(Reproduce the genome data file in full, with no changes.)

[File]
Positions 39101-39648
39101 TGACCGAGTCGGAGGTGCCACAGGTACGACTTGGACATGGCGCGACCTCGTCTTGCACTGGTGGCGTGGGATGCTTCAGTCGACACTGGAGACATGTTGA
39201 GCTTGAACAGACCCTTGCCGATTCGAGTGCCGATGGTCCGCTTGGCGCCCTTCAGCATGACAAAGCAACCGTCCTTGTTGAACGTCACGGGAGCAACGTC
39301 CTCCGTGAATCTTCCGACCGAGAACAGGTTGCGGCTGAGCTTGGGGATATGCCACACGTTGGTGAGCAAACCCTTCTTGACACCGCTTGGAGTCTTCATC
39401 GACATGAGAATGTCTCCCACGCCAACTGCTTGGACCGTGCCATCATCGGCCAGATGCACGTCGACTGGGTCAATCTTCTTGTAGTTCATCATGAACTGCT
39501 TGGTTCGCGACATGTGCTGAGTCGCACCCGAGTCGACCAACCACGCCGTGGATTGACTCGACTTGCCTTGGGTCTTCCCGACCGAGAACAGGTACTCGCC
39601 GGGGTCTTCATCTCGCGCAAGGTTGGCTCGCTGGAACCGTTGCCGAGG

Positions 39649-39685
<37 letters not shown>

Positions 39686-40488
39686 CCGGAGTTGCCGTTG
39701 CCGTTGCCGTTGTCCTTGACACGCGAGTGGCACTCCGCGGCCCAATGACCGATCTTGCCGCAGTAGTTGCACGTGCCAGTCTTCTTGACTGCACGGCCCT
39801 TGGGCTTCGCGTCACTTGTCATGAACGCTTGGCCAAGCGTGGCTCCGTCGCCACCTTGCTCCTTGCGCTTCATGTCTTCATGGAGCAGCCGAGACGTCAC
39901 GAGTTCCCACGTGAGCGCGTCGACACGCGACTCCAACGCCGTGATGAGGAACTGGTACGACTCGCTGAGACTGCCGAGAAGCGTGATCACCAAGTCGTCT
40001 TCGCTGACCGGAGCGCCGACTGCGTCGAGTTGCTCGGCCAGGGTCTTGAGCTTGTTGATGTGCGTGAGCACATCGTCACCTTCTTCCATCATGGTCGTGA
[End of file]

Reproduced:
Positions 39101-39648
39101 TGACCGAGTCGGAGGTGCCACAGGTACGACTTGGACATGGCGCGACCTCGTCTTGCACTGGTGGCGTGGGATGCTTCAGTCGACACTGGAGACATGTTGA
39201 GCTTGAACAGACCCTTGCCGATTCGAGTGCCGATGGTCCGCTTGGCGCCCTTCAGCATGACAAAGCAACCGTCCTTGTTGAACGTCACGGGAGCAACGTC
39301 CTCCGTGAATCTTCCGACCGAGAACAGGTTGCGGCTGAGCTTGGGGATATGCCACACGTTGGTGAGCAAACCCTTCTTGACACCGCTTGGAGTCTTCATC
39401 GACATGAGAATGTCTCCCACGCCAACTGCTTGGACCGTGCCATCATCGGCCAGATGCACGTCGACTGGGTCAATCTTCTTGTAGTTCATCATGAACTGCT
39501 TGGTTCGCGACATGTGCTGAGTCGCACCCGAGTCGACCAACCACGCCGTGGATTGACTCGACTTGCCTTGGGTCTTCCCGACCGAGAACAGGTACTCGCC
39601 GGGGTCTTCATCTCGCGCAAGGTTGGCTCGCTGGAACCGTTGCCGAGG

Positions 39649-39685
<37 letters not shown>

Positions 39686-40488
39686 CCGGAGTTGCCGTTG
39701 CCGTTGCCGTTGTCCTTGACACGCGAGTGGCACTCCGCGGCCCAATGACCGATCTTGCCGCAGTAGTTGCACGTGCCAGTCTTCTTGACTGCACGGCCCT
39801 TGGGCTTCGCGTCACTTGTCATGAACGCTTGGCCAAGCGTGGCTCCGTCGCCACCTTGCTCCTTGCGCTTCATGTCTTCATGGAGCAGCCGAGACGTCAC
39901 GAGTTCCCACGTGAGCGCGTCGACACGCGACTCCAACGCCGTGATGAGGAACTGGTACGACTCGCTGAGACTGCCGAGAAGCGTGATCACCAAGTCGTCT
40001 TCGCTGACCGGAGCGCCGACTGCGTCGAGTTGCTCGGCCAGGGTCTTGAGCTTGTTGATGTGCGTGAGCACATCGTCACCTTCTTCCATCATGGTCGTGA